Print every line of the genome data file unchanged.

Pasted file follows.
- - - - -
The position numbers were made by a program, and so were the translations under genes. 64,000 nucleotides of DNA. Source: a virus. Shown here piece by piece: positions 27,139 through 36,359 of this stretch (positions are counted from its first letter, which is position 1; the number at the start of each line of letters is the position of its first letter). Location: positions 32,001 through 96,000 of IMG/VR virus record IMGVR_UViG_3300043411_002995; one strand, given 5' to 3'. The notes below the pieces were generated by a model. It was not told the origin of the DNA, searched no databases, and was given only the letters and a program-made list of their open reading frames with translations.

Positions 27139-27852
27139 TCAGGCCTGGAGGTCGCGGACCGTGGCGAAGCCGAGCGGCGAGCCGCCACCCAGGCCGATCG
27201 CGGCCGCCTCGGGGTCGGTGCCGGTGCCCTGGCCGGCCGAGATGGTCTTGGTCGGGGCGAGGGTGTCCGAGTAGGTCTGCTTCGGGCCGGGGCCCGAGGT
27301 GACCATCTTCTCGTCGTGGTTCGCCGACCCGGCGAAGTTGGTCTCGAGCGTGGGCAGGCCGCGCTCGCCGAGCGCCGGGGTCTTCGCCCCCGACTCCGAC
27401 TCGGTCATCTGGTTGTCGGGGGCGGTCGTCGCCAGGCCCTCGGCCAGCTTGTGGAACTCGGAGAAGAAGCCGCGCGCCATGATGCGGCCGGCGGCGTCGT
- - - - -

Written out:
The position numbers were made by a program, and so were the translations under genes. 64,000 nucleotides of DNA. Source: a virus. Shown here piece by piece: positions 27,139 through 36,359 of this stretch (positions are counted from its first letter, which is position 1; the number at the start of each line of letters is the position of its first letter). Location: positions 32,001 through 96,000 of IMG/VR virus record IMGVR_UViG_3300043411_002995; one strand, given 5' to 3'. The notes below the pieces were generated by a model. It was not told the origin of the DNA, searched no databases, and was given only the letters and a program-made list of their open reading frames with translations.

Positions 27139-27852
27139 TCAGGCCTGGAGGTCGCGGACCGTGGCGAAGCCGAGCGGCGAGCCGCCACCCAGGCCGATCG
27201 CGGCCGCCTCGGGGTCGGTGCCGGTGCCCTGGCCGGCCGAGATGGTCTTGGTCGGGGCGAGGGTGTCCGAGTAGGTCTGCTTCGGGCCGGGGCCCGAGGT
27301 GACCATCTTCTCGTCGTGGTTCGCCGACCCGGCGAAGTTGGTCTCGAGCGTGGGCAGGCCGCGCTCGCCGAGCGCCGGGGTCTTCGCCCCCGACTCCGAC
27401 TCGGTCATCTGGTTGTCGGGGGCGGTCGTCGCCAGGCCCTCGGCCAGCTTGTGGAACTCGGAGAAGAAGCCGCGCGCCATGATGCGGCCGGCGGCGTCGT